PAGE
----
2 min read.Updated: 13 Aug 2020, 07:02 PM ISTSeethalakshmi S
Though the number of children affected by the virus across India and the world is in the range of 2% to 5%, doctors say children are vulnerable when exposed to any virus
With the number of covid-19 cases continuing to rise in India even as the government considers re-opening educational institutions starting 1 September, doctors have warned against hasty decisions as children may not be spared of the virus.
Though the number of children affected by the virus across India and the world is in the range of 2% to 5%, doctors say children are vulnerable when exposed to any virus. Right now, children have been sequestered at home, keeping them relatively safe. Most studies have found that children have mild to moderate symptoms if they contract the virus, but that does not mean they are safe from it.
“The presence of antibodies in children is strong and may protect the child from developing serious symptoms or reaching the ICU, but it is best not to expose them to the virus. It is not a wise decision to open schools. Social distancing can never be followed in a classroom situation. By nature, children touch just about everything and cough on each other’s faces," says Dr Chandrika Rao, professor of paediatrics and senior consultant at MS Ramaiah Memorial Hospital, Bengaluru.
Within two weeks of schools reopening in the US, more than 97,000 children tested positive for the virus, prompting doctors to suggest caution. Children are more vulnerable to flu during the monsoon season. “Covid-19 also begins with flu-like symptoms—throat pain, mild headache, fever," said Dr. Rao.
A recent article in JAMA Paediatrics, based on observation of 145 children, noted that children under five with covid-19 have a higher viral load than older children and adults. “This study was not designed to prove that younger children spread covid-19 as much as adults, but it is a possibility. Meanwhile, ages 5-17 had the identical level as contaminated adults. As this is a novel virus, none of the children will have immunity to it," said Dr Vikas Satwik, consultant neonatologist and paediatrician, Motherhood Hospital.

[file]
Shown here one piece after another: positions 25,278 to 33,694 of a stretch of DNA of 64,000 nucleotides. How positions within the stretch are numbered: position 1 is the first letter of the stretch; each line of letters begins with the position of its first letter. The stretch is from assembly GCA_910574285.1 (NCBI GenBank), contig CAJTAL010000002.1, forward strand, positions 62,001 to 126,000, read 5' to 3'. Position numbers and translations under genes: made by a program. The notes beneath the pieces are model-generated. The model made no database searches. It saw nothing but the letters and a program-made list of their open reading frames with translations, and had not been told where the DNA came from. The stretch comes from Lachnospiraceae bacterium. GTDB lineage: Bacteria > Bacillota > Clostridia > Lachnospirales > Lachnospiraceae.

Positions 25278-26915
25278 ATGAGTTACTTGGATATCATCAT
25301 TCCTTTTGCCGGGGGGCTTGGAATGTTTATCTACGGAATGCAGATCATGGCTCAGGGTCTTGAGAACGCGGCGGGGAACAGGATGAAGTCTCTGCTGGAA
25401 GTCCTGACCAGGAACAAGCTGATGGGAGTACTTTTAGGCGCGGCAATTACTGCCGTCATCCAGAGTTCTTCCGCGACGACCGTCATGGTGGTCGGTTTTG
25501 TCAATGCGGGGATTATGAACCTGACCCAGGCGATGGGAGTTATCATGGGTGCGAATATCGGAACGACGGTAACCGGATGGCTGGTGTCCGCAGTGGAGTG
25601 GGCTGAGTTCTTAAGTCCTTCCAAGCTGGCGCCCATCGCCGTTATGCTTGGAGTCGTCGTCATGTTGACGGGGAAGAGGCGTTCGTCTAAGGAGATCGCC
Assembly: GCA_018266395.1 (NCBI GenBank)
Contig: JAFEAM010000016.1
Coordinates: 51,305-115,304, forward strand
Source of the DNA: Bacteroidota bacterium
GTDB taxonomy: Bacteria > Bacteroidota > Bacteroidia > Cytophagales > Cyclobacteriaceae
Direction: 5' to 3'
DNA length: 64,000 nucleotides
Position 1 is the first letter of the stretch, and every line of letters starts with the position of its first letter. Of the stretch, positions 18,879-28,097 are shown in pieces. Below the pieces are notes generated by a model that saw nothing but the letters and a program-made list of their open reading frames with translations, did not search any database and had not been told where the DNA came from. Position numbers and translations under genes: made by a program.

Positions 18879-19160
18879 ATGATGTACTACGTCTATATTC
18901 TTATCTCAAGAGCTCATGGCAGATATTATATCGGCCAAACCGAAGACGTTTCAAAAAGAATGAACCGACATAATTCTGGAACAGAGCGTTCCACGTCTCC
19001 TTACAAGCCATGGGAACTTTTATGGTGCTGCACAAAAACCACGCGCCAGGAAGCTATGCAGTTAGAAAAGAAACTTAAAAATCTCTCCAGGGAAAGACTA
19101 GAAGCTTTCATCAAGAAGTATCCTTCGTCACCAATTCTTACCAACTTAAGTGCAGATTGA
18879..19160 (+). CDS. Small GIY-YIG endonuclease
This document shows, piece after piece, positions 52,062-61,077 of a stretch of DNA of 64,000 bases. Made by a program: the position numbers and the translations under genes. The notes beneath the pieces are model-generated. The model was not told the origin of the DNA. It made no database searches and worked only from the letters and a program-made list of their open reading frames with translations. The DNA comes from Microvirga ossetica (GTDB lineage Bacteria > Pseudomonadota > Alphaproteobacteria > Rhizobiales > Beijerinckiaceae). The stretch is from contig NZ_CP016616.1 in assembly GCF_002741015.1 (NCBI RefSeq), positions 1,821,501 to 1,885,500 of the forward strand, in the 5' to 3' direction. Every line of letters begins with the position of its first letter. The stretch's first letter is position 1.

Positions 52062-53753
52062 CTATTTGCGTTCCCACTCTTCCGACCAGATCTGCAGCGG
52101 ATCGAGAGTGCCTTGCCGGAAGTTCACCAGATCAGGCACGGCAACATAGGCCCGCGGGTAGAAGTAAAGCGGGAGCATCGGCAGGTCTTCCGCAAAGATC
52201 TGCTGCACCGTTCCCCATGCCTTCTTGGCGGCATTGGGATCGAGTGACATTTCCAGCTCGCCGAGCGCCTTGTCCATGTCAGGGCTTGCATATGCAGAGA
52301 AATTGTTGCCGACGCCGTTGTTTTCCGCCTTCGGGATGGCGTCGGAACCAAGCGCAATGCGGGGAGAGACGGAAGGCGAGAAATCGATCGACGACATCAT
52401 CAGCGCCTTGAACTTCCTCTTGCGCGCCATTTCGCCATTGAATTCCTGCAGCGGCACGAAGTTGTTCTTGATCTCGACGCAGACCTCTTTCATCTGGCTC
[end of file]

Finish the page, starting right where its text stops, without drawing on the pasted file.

Child specialists say that children have not been tested enough since they’ve been indoors since March. If schools reopen and there is a surge in cases, India does not have the health infrastructure to treat children, they add.
“Parents fear going to a doctor with a child in the present circumstances. Children with asthma and juvenile diabetes are susceptible to the virus. They usually have throat pain but no fever. There is no room for assumptions now. The potential risk of aerosols, which can float in a classroom, is high," said Dr V T Sankarshana, paediatric ENT surgeon.
Educationists echo the concerns of doctors. “It is worth waiting a few more months. In a closed environment like a classroom full of children, the possibility of covid norms being forgotten is indeed high. And where is the infrastructure to treat children?" said Dileep Ranjekar, CEO of Azim Premji Foundation.
While extended school closures, especially in rural India, may lead to children dropping out of the education system, Ranjekar said the solution is not mass re-opening. “The government can invest in digital technology for rural schools to ensure education is not stopped for the underprivileged. In many states where our foundation is working, teachers are meeting children in small groups and ensuring learning continues," he said.
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